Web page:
Just as I began to write, Helen drew my attention to a very large cargo ship on the horizon; the play of light on the water was captivating as it moved gently across my field of view. Soon it will be lost to sight.

All this got me thinking about what to say this morning. To be perfectly frank, I’m not certain how this musing is going to turn out! I’ve had in my mind the image of ‘The Light of the World’, by William Holman Hunt, for some days…..

As if by magic…here it is! How clever I am! The original of this painting hangs in the side chapel of the glorious chapel of Keble College, Oxford. I came to faith in my early days at Keble and Holman Hunt’s painting captivated me then, and still does today. Do take a moment to reflect upon it for yourself.

There is an elegant simplicity to what Hunt captured, but that very simplicty draws the eye into the heart of the scene. Simply, the risen Jesus Christ knocking on a door and waiting for a response. Note there is no handle on the outside; the response to the knock relies solely on whoever hears. You, I……anyone. The handle is in the control of the one on the other side.

There is no coercion. But hear these words of Jesus from the Book of Revelation…’Behold, I stand at the door and knock…’, and from the gospel of John, Jesus again..’I am the light of the world…whoever follows me will never walk in darkness.’

I don’t need to say any more. I simply thank William Holman Hunt. I thank God for you as you read these words in this difficult time.


Thank you for taking time to read what follows. My apologies for the delay in composing another post, but the muse had somewhat deserted me, until I took a walk, yesterday, along the sea shore near my home.

The photograph was taken as the ebb tide revealed what remains of the stump of a tree; around 7,000 years old. This ancient forest is being eroded very quickly as sea levels rise. Incredibly, the footprints of adults and children who lived during this period, have been found imprinted in the ancient forest floor.

They were human, like us. They had hopes, fears, dreams and their own undetstanding of their world and their place in it. As an avid fan of Time Team, I remember well the excavation of a burial of cremated remains placed in a clay beaker, which was eroding from the cliffs at Hauxley. What religious rituals they developed are lost to us, but they clearly reverenced their dead and ritualised their passing.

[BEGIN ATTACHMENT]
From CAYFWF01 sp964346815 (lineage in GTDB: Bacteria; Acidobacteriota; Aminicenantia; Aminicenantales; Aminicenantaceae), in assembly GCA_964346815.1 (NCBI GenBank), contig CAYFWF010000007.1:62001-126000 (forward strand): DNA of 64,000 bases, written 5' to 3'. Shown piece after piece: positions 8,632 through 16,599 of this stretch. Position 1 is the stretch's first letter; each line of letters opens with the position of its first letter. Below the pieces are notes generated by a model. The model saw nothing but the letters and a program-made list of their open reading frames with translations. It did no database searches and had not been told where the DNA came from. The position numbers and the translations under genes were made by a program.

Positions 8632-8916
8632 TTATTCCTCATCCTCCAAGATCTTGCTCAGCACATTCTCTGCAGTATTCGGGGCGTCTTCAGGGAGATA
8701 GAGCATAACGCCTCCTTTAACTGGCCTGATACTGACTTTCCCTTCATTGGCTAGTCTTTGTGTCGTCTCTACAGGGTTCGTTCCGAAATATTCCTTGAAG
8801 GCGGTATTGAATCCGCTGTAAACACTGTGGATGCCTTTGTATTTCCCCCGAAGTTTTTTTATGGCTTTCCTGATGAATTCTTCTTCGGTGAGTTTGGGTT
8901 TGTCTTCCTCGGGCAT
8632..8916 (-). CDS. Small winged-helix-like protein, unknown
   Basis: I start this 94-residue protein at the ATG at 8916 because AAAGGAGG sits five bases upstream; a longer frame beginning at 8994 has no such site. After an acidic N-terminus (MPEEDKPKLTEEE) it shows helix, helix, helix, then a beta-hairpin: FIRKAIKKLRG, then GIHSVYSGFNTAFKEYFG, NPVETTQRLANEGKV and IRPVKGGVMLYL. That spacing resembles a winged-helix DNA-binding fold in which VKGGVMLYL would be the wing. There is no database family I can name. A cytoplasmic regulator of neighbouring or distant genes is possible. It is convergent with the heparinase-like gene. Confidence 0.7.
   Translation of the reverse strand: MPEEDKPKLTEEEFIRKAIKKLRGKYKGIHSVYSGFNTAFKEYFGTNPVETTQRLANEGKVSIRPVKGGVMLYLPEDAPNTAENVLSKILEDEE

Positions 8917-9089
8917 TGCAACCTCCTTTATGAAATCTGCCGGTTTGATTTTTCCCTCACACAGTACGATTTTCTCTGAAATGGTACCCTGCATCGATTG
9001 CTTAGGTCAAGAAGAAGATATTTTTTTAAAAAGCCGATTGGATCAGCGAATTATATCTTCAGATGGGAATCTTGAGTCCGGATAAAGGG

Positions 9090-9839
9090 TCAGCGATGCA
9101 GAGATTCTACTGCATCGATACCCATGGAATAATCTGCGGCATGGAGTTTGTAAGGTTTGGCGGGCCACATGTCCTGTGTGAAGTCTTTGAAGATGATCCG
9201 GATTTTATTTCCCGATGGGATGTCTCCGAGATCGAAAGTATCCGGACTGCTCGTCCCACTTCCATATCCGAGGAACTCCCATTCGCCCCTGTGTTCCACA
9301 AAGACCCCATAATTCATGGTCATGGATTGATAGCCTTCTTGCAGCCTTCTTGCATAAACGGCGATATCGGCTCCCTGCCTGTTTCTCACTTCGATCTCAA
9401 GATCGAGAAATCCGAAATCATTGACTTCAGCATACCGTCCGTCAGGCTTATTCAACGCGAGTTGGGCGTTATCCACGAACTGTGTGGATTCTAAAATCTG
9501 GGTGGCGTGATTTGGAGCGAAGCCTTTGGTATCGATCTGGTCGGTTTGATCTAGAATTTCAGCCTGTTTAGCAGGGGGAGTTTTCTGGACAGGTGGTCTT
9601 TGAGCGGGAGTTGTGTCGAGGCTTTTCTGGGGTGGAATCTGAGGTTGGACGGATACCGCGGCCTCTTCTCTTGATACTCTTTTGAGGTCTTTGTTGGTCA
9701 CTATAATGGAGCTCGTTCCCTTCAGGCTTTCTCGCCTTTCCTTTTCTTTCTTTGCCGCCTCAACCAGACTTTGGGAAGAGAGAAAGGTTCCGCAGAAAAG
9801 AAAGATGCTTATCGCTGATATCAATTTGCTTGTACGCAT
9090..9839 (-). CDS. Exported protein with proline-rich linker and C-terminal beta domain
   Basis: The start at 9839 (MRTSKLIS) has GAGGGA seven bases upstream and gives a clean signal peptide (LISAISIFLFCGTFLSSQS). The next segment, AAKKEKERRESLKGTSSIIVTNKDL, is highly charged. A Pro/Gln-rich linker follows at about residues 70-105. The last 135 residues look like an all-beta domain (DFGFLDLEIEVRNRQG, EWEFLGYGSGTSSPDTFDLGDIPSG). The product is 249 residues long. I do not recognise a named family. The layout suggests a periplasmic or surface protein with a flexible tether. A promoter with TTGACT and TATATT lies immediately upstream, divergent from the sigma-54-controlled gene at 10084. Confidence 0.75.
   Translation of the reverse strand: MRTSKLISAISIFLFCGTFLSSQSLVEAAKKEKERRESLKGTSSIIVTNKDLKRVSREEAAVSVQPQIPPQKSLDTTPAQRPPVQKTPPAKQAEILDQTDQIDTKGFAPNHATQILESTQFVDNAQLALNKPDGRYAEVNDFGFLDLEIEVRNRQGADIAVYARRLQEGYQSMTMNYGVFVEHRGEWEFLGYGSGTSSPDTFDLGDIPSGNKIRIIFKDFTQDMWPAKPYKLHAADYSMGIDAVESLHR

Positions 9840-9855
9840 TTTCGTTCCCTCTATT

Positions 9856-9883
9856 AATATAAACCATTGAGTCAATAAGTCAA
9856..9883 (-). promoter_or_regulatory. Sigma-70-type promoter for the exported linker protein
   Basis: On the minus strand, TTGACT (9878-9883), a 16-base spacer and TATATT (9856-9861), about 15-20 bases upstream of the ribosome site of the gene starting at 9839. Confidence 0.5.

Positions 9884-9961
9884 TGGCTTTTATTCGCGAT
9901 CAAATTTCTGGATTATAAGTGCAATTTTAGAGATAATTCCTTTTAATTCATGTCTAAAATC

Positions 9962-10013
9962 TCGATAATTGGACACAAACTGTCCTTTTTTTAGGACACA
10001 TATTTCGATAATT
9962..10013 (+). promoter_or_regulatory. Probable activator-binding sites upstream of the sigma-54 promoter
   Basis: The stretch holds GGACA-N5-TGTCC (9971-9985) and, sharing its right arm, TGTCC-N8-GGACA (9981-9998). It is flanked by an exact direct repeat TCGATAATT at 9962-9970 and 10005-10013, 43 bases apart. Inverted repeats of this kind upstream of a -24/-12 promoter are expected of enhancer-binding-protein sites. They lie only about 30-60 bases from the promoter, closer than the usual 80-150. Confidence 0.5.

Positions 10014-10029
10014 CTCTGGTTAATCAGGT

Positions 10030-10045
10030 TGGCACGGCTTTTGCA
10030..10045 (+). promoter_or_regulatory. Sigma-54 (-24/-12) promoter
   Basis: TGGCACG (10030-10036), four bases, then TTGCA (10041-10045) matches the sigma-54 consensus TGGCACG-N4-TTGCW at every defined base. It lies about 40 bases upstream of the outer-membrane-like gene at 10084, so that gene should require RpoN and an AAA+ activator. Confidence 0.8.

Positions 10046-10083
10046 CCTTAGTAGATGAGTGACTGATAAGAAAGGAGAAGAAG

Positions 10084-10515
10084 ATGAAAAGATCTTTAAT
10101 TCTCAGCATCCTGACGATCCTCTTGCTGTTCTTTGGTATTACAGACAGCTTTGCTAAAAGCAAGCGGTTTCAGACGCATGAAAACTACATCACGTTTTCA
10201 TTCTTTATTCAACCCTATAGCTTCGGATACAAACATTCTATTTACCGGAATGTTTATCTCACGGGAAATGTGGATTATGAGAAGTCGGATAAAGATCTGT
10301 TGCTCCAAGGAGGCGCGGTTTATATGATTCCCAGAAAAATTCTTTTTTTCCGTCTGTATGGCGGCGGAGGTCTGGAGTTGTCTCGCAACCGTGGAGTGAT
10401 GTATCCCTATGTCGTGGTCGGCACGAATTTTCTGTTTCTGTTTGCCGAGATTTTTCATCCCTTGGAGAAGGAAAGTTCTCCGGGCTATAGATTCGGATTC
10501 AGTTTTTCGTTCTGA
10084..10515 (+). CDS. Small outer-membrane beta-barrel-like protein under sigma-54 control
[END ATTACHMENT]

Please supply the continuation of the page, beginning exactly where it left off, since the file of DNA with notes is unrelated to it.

I ask myself the question, what actually is the difference between them and us? In the middle of the uncertainty of our present days, we question and try to make sense. We fear, we worry, we look for certainty and a framework of understanding. Often, I feel myself standing in a void of silence.

Just at this moment, as I was working out what I wanted to say next, up popped some words from Psalm 46, verse 10; ‘Be still and know that I am God.’ A very simple phrase, but profound in its reach. How you understand those words are unique to you, and I am glad about that! Because you are unique, as those were who lived 7000 years ago on the Northumberalnd coast. We have a connection!

Take time each day, just to reflect on those words of the Psalmist. Have a moment of stillness, even in the press of thoughts! If you’re not convinced, remember the words of the closing verse of the hymn, ‘Dear Lord and Father of Mankind.’; …’Speak through the earthquake, wind and fire, O still small voice of calm….’

May the blessings of the still small voice of calm be with you and with those who you love and remember, now and every moment of the days ahead.

The Day After

Lord, it’s the day after Easter Day,

And I’m lost.

Waiting, expecting, perhaps longing

For something to happen; break in to my consciousness and give me faith or something, to connect me…to you….Risen from the dead.

I’m outside of my comfort zone in these Coronavirus days and making sense is mind blowing. Praying, hoping, bearing, holding…silence…unnerving and unerring.